Prof. Robert Marshall
University of Colorado Boulder - USA
In residence at
Laboratory of Physics and Chemistry of Environment and Space (LPC2E) / CNRS, University of Orléans, CNES - FR
Dr Jean-Louis Pinçon
Bob Marshall received his PhD in Electrical Engineering from Stanford University in 2009. He is now an Associate Professor in the Aerospace Engineering Sciences department at the University of Colorado Boulder, where he leads the Lightning, Atmosphere, Ionosphere and
Radiation Belts (LAIR) research group. His current research interests include lightning and its effects in space; meteors; and coupling between the radiation belts and the upper atmosphere. His group designs and builds custom scientific instrumentation, collects and analyzes data, and conducts numerical modeling, aiming for a complete scientific approach to space physics investigations. He is currently leading the development of three CubeSat missions that will make complementary observations of the space environment from Low-Earth Orbit.
Understanding the Radiation Environment in Near-Earth Space and its Impact on the Earth’s Atmosphere with Current and Future Space Missions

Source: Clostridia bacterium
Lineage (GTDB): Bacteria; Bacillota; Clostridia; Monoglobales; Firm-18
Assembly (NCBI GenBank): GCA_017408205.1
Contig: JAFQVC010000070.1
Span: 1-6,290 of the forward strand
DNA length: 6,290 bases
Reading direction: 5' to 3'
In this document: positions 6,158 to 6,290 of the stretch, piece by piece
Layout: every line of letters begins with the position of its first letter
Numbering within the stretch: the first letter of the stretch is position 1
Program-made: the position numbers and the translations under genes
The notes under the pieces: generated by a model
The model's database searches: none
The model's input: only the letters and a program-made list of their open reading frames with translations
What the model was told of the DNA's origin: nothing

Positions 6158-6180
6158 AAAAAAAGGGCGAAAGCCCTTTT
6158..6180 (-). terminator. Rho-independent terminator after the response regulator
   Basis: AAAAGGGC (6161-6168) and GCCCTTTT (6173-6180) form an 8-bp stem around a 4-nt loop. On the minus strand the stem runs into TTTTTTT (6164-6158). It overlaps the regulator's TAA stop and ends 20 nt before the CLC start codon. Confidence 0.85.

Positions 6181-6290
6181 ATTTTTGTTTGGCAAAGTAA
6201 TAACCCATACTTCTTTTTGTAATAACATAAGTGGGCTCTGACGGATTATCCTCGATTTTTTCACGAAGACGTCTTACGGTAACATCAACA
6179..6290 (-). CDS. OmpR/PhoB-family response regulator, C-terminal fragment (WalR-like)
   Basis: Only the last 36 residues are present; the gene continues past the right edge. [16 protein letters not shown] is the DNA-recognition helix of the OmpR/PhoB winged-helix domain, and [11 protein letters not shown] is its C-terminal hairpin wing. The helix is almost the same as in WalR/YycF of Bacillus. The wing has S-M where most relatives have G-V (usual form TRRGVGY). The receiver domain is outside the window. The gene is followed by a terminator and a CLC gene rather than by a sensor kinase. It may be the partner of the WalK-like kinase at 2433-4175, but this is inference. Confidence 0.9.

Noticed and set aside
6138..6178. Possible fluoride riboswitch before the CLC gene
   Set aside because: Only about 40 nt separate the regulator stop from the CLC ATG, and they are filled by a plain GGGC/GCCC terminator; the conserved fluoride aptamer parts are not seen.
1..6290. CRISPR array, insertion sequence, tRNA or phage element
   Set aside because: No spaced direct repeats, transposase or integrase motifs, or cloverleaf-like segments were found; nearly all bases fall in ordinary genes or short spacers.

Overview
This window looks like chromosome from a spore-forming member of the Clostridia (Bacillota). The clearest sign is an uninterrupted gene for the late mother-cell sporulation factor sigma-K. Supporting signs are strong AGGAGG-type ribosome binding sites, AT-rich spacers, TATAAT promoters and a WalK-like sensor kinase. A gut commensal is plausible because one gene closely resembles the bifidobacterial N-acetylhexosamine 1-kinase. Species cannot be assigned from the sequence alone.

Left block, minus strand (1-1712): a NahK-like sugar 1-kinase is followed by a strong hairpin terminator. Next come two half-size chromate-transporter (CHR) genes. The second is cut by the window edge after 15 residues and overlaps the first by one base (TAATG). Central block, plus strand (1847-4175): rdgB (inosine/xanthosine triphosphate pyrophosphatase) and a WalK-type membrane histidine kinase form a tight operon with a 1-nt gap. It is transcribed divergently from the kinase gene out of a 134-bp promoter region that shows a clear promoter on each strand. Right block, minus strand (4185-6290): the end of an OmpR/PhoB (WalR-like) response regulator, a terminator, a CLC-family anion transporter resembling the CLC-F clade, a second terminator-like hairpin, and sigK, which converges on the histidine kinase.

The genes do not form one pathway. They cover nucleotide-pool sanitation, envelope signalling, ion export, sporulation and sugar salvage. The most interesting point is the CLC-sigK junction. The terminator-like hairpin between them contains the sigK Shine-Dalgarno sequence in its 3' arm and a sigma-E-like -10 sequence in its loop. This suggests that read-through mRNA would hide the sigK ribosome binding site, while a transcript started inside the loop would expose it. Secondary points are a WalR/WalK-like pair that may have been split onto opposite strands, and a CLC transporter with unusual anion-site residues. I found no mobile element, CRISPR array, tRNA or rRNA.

The Earth’s radiation belts are regions of trapped radiation in the form of energetic electrons and protons. They affect almost every satellite orbiting the Earth, and they also directly connect to Earth’s atmosphere, affecting our environment down to aviation altitudes. However, this region remains poorly understood and very difficult to forecast. The proposed project will utilize the expertise of Dr. Robert Marshall and collaborators at LPC2E to improve our understanding of the radiation environment and its impact on the Earth’s atmosphere. The project will primarily take advantage of a new CubeSat mission known as CANVAS that will launch near the start of this project. Dr. Marshall is the PI of the CANVAS mission, and LPC2E has participated by contributing key sensor technology. This project has five key goals related to the CANVAS mission and future missions to study the radiation environment in space. First, we will begin analysis of CANVAS science data towards the primary CANVAS mission goals. Second, we will collaborate to develop new analysis methods and tools to increase the science output from CANVAS. Third, to enhance CANVAS science return, we will establish ground-based VLF receivers in France and other locations in Europe, to provide complementary observations. Fourth, to build a future of radiation observations and improve future measurements, we will use insights from CANVAS to develop future mission concepts. Finally, in order to benefit future science missions led by LPC2E and CNRS, I will use my expertise in CubeSats to contribute to the development of future mission concepts at LPC2E. All of these tasks will contribute to the growth of long-term collaboration with LPC2E for future missions and scientific study.